Churney first to criticize coaching, last to understand how it works
Letter to the editor
I am replying to Brian Churney's recent criticism of Bob Davie which ran in the Observer. As a proud alumni and die-hard supporter of Notre Dame and her proud football tradition, I must admit that I am repulsed by Mr. Churney's statements. While it is true enough that Davie has made mistakes in the area of time management — most notably the LSU safety — footage shown on ESPN tonight indicates that Big Ten officiating, not Davie, was the primary cause of the Purdue loss.
Mr. Churney criticizes Davie's late-fourth-quarter decision to punt, yet doesn't account for the fact that Purdue had too many men on the field, which should have resulted in an Irish first down. In all reality, this was the smartest call Davie could have made.
Mr. Churney bases his criticism on the fact that Notre Dame could not stop the Purdue offense, which then begs the question: Why in the world risk coming up short on fourth down and placing that dangerous offense in great field position — especially when a Purdue field goal would place victory out of reach!
Were that not enough, he downplays the blown fumble call in which an official 25 yards away overturned the decision of his co-referee, who was four feet from the play.
Finally, Churney accuses Davie of letting the clock run down too far after being stopped on the goal line. However, the ESPN footage clearly demonstrates that a Purdue linesman was motioning for a time out, again in close proximity to an official! The Davie staff, in my opinion and ESPN's, was on top of things by waiting for Purdue's officiating staff to call time out. That the officials neglected to stop the clock for approximately 10 more seconds does not speak poorly of Davie but rather the officiating of the Big Ten Conference.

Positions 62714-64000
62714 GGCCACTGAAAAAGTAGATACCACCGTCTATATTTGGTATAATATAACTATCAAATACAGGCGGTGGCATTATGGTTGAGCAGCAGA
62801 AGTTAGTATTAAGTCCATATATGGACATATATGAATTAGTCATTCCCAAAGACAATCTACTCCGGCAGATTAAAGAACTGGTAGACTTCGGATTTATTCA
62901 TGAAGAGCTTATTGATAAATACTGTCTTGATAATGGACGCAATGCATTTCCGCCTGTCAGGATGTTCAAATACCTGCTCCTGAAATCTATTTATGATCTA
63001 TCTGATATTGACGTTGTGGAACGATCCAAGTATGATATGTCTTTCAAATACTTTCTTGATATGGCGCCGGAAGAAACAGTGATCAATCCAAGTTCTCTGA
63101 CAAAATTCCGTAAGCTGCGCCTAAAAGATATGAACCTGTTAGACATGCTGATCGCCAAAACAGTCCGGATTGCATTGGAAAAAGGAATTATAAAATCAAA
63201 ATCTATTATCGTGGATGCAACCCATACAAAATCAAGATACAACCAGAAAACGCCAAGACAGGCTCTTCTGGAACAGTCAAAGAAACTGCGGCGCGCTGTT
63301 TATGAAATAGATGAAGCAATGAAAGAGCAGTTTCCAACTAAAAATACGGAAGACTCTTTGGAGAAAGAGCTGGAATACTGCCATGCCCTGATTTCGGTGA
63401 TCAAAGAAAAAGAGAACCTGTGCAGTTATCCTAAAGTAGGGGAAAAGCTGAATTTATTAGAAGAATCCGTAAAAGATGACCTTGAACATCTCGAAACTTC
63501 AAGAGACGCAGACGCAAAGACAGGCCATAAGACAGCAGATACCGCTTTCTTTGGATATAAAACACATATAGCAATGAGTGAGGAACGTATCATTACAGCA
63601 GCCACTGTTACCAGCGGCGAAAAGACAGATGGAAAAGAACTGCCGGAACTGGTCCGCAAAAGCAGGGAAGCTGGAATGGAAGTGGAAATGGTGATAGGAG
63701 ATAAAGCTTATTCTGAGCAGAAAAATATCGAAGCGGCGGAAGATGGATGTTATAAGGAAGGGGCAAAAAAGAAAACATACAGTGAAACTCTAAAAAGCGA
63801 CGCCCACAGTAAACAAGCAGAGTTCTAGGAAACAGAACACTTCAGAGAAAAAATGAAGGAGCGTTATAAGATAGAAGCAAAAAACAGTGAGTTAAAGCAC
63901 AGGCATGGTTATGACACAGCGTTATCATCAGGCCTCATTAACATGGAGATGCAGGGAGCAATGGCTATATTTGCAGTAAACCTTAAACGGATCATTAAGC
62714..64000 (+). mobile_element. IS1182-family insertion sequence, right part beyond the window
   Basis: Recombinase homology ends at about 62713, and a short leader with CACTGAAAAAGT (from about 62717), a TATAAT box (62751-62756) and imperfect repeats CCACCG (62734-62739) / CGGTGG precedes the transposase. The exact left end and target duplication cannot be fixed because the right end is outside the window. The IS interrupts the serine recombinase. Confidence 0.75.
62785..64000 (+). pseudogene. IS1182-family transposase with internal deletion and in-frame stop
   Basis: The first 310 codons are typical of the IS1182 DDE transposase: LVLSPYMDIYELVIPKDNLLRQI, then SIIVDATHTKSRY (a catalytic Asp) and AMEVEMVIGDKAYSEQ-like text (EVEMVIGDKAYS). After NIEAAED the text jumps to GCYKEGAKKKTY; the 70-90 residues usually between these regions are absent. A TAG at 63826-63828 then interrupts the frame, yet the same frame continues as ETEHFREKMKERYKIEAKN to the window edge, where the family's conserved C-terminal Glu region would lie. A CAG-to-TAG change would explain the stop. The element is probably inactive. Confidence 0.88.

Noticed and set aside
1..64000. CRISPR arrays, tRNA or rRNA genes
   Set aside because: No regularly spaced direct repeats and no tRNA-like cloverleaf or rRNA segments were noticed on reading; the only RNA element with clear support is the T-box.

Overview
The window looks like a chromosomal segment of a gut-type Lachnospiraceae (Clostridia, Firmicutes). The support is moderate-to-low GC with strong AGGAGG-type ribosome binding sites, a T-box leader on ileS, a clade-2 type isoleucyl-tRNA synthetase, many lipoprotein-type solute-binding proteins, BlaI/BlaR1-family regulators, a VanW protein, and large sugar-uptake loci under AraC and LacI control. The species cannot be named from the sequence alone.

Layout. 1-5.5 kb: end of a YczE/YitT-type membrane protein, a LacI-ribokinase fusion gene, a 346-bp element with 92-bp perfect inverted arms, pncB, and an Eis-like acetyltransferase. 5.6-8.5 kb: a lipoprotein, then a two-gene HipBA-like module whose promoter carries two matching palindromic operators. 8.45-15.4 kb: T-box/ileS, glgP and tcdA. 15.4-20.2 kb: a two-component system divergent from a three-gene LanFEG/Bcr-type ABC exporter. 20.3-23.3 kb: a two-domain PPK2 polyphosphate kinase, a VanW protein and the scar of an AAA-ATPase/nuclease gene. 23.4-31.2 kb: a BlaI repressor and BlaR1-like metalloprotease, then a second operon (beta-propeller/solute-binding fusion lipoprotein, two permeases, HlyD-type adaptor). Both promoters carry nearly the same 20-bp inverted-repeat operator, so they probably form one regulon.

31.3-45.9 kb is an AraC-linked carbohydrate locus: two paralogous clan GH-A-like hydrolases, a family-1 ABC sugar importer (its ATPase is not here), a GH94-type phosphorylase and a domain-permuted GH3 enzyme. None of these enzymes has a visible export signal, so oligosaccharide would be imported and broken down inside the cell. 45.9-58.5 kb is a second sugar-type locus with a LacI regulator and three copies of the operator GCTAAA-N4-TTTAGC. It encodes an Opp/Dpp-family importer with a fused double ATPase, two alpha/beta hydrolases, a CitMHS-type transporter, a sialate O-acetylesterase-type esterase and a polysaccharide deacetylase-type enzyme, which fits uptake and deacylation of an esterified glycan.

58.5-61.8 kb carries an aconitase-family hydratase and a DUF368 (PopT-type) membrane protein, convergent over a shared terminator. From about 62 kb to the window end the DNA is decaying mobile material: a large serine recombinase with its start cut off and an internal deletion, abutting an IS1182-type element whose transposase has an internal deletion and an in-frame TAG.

Mr. Churney, like so many other fair-weather Notre Dame "fans," is the first to criticize and the last to understand the complexities of running a football program. Davie can't stop our running backs from fumbling. He can't do anything more than he's done to help a young team adjust to a complex and promising new offense. He didn't recruit the players who "aren't getting motivated" on Saturdays. And he surely can't do anything about officiating that seems smitten with Notre Dame's decision not to join the Big Ten.
I'm sure that Mr. Churney's voice was one of the loudest in the stadium a few years back, chanting derogatory statements about Ron Powlus and calling for Lou Holtz's head during my tenure here. If not, sadly he was not the only one. The victories will come, in time, but only if the Notre Dame family allows a dominant squad to matriculate.
However, Mr. Churney, should people with your viewpoint bring about Bob Davie's resignation, then I hope you apply for the coaching vacancy. You might discover that you, in all your wisdom, might need a little more time to bring a National Champion to South Bend.
Notre Dame Class of 1998
September 16, 1999
All Viewpoint Stories for Friday, September 17, 1999